Figure 1: Schematic diagram of the major anatomical pathways affected by deep brain stimulation and motor cortex stimulation. Left: Both the Subthalamic Nucleus (STN) and Zona Incerta (ZI) receive heavy projections from a subgroup of layer V neurons in the cerebral cortex. The external pallidal segment (GPe) receives inputs from the neostriatum (caudate nucleus and putamen) and the STN. The internal pallidal segment (GPi) is the main output structure of the basal ganglia (the other being the substantia nigra reticulata) and projects to the nuclei of the motor thalamus (ventral anterior nucleus and ventral lateral nucleus). The subthalamic region is a white matter area abutting the STN and encompassing the ZI. Right: Epidural electrodes are targeted to the primary motor cortex contralateral to the site of the defect and connected to a stimulator. Stimulation intensity ranges from 0 to 75 μA, frequency from 0 to 75 Hz, and duration from 0 to 90 minutes . In a neuropathic pain model, MCS enhanced the activity of inhibitory nucleus ZI neurons and suppressed the activity of posterior thalamic nucleus (PO) neurons. Activity is decreased in the somatosensory cortex, a major projection target of the PO, diminishing pain. Excitatory (glutamatergic) pathways are shown as red lines, inhibitory (GABAergic) connections as blue lines. Abbreviation: Put: putamen.
Motor cortex stimulation
MCS is another technique for the management of neuropathic pain [28-35]. Compared with DBS, MCS is currently more frequently used, mainly because it is more easily performed and has a wider range of indications. In addition, MCS is thought to have a lower complication rate than DBS. Chronic neuropathic pain has been treated with electrical stimulation of the primary motor cortex since the 1990s. Electrical stimulation of the motor cortex enhances activity of the ZI and restores inhibition of the posterior nucleus of the thalamus (PO), thereby reducing the flow of pain information to the cortex.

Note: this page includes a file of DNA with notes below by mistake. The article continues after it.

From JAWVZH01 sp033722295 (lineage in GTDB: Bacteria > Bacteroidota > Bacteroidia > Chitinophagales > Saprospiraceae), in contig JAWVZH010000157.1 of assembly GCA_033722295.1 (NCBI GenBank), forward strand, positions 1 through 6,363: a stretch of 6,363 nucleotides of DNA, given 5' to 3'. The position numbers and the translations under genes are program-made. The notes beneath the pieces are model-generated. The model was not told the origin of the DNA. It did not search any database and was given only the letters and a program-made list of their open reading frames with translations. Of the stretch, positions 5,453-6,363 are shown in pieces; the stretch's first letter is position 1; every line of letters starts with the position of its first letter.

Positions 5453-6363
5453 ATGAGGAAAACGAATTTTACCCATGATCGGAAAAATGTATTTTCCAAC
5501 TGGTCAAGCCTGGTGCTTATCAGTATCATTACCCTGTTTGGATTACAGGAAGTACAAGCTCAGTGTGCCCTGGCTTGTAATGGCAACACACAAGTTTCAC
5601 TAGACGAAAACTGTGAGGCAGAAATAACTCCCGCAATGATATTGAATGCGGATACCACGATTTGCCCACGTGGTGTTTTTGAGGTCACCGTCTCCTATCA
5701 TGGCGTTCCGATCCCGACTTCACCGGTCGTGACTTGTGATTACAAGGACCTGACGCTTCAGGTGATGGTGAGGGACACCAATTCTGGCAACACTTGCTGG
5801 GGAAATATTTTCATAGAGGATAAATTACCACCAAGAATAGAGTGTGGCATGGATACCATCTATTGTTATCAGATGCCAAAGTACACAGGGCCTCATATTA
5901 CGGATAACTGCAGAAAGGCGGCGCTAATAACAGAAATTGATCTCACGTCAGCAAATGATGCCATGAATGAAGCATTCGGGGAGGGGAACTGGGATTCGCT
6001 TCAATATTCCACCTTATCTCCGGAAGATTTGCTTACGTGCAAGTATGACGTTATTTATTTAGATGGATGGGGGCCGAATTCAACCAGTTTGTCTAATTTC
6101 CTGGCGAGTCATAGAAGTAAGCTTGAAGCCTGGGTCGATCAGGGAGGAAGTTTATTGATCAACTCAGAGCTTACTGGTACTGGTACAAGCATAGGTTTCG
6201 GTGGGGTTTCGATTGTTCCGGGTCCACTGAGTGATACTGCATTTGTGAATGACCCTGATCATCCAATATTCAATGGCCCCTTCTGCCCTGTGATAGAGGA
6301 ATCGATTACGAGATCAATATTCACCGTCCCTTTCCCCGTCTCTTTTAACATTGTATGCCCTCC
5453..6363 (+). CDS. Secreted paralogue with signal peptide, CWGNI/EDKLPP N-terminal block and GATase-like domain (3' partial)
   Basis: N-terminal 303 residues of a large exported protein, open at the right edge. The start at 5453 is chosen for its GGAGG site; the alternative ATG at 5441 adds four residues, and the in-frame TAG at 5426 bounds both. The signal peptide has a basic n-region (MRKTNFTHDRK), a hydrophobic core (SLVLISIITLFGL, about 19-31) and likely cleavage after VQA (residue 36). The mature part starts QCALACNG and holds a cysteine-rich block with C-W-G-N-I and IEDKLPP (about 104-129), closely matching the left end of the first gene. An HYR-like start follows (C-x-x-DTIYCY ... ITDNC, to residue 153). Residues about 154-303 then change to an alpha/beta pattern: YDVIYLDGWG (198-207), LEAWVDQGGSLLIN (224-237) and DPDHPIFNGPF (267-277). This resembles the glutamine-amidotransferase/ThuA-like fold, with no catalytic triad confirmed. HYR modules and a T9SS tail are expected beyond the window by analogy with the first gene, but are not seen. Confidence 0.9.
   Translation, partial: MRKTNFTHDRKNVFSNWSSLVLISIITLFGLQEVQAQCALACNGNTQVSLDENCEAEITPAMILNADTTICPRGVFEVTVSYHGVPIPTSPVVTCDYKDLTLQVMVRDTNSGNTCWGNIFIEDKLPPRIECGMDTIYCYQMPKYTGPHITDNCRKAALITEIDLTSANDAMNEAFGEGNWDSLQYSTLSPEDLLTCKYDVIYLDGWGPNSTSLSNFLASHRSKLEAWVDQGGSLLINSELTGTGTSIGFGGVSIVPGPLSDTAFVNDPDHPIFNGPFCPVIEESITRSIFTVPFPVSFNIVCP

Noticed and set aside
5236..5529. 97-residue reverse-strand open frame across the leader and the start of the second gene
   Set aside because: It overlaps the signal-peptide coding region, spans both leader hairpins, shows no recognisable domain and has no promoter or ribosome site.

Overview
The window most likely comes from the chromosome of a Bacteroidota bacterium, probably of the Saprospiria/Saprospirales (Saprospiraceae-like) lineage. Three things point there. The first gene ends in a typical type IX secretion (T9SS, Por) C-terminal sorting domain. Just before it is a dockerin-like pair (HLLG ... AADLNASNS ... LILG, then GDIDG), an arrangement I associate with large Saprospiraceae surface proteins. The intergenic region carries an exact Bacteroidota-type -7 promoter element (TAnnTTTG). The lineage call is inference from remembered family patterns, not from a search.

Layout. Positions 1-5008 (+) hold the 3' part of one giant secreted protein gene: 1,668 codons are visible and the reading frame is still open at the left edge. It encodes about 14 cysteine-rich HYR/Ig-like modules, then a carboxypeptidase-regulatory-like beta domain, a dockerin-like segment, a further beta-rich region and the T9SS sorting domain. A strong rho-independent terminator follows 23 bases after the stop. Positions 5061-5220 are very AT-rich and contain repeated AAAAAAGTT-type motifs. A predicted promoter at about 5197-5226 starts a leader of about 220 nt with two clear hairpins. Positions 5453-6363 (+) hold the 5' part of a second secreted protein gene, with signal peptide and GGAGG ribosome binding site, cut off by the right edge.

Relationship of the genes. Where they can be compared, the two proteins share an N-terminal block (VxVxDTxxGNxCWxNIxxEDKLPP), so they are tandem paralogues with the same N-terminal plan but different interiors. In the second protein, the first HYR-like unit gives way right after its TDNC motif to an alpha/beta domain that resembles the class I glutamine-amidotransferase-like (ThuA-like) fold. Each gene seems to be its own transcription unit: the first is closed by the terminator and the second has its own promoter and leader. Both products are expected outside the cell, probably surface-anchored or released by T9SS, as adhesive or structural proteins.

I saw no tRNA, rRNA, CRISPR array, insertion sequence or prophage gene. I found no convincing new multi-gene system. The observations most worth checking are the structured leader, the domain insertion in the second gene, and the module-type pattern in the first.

In particular, MCS has been useful in the treatment of trigeminal neuropathic pain and central pain syndromes such as thalamic pain syndrome. Numerous studies have demonstrated the benefits of MCS for treating trigeminal neuropathic pain [14-16]. Post-stroke pain responds nearly as well to MCS, with almost two-thirds of patients obtaining at least adequate relief [15,27]. Proposed MCS protocols include electrical neurostimulation with implanted electrodes, repetitive transcranial magnetic stimulation, and transcranial direct current stimulation [36-38]. Pain relief is achieved at the beginning of MCS and persists after the stimulation has ended [6,39]. This poststimulation effect can last from minutes to hours and even weeks [40-43]. Although MCS is used to treat a number of complex pain conditions, outcomes have been variable. Therefore, randomized controlled clinical trials are needed to optimize treatment parameters and provide a better understanding of the mechanisms underlying MCS-induced analgesia [44-46].
The ZI is a thin, flat band of gray matter located in the subthalamus. The ZI can be subdivided into the following sectors according to cytoarchitecture and neurochemical function in rats: rostral (visceral), dorsal (attention), ventral (posture/locomotion), and caudal (arousal) . Each of these sectors has distinct connections with other regions of the central nervous system, from the cerebral cortex to the spinal cord. In particular, the ventral area of the ZI has a rich network of GABAergic cells with widespread connections, receiving inputs from the cerebral cortex, basal ganglia, and cerebellum [48,49].